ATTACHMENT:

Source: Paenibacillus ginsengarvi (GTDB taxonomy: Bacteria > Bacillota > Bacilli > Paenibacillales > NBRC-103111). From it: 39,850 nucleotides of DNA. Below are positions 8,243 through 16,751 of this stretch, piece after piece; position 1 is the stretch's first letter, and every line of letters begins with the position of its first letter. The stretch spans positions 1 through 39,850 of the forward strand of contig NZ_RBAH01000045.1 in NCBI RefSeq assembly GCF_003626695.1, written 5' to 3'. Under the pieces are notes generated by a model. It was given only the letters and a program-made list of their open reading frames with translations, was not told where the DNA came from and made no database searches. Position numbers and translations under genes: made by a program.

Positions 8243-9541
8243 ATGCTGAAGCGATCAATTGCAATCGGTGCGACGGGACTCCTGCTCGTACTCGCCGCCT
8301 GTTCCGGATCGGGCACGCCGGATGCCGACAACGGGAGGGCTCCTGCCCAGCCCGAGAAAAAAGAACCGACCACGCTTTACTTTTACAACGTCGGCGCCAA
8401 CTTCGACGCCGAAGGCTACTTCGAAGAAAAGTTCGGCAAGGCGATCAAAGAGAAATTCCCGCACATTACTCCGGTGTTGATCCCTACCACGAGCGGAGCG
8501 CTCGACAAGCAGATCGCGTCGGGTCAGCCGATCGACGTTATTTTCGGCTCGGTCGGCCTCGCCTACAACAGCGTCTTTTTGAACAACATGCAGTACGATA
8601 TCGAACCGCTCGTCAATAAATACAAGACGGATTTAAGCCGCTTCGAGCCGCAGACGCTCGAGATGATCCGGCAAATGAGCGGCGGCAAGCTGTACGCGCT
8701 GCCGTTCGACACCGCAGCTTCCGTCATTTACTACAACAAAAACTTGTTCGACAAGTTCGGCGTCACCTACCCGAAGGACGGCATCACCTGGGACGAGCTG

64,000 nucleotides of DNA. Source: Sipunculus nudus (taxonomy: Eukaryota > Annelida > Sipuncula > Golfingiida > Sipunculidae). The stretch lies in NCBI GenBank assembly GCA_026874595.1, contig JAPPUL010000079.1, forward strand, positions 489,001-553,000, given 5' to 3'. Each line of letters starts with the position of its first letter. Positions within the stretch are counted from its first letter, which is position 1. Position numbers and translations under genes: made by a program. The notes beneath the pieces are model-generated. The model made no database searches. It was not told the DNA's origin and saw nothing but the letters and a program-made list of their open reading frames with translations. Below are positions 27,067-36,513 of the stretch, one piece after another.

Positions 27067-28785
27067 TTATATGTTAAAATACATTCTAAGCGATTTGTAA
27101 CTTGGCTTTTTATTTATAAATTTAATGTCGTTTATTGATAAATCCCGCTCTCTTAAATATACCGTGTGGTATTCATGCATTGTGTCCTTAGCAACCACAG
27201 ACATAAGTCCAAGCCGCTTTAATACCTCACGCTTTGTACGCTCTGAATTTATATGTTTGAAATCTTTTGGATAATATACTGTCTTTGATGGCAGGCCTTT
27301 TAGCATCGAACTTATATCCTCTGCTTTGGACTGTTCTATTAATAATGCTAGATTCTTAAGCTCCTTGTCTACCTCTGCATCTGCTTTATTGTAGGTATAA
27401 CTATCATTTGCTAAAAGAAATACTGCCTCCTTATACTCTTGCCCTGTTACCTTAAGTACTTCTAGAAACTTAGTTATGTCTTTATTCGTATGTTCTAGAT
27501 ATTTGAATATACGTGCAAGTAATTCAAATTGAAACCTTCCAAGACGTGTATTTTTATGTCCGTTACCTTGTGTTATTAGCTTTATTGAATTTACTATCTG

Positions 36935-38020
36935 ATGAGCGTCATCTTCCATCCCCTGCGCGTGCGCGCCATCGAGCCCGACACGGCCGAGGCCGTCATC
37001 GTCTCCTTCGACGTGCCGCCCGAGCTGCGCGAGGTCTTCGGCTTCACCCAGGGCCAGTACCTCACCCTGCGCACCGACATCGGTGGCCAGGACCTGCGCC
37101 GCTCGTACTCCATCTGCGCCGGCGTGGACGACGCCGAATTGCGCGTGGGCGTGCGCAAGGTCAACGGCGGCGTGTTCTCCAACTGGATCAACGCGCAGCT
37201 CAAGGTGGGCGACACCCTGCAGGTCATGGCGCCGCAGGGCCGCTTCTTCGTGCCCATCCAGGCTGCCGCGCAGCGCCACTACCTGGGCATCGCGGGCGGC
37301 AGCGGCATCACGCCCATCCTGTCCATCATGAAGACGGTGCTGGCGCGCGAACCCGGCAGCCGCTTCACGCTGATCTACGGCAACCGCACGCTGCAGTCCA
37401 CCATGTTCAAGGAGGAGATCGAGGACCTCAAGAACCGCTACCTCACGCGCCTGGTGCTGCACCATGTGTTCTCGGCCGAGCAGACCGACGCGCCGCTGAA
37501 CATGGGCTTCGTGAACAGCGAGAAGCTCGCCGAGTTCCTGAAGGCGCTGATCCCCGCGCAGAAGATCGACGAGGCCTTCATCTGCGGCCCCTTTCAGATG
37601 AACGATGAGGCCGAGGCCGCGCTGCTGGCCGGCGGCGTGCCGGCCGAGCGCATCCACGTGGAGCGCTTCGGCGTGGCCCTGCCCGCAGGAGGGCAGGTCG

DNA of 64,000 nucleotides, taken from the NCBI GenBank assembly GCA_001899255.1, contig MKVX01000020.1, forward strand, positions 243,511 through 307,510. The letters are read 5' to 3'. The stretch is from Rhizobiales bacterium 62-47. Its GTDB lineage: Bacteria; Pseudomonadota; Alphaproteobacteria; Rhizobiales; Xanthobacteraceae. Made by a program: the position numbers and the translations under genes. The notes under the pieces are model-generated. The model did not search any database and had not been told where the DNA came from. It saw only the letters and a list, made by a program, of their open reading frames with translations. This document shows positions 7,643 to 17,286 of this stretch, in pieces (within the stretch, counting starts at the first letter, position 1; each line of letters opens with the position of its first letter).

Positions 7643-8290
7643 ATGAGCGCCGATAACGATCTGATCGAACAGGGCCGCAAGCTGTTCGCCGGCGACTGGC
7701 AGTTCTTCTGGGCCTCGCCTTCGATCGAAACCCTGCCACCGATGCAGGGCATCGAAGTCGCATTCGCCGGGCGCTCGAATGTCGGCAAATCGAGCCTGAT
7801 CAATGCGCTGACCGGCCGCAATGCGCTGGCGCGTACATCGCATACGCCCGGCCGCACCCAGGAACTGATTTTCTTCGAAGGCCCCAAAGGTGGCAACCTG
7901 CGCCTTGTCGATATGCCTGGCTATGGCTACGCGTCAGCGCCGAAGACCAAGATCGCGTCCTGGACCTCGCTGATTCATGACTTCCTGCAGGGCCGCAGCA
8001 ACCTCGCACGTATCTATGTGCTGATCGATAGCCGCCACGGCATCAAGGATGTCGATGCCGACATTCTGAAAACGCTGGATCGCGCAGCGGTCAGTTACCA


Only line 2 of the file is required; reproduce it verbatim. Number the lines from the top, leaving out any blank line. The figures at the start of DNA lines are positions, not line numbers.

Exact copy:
Positions 8243-9541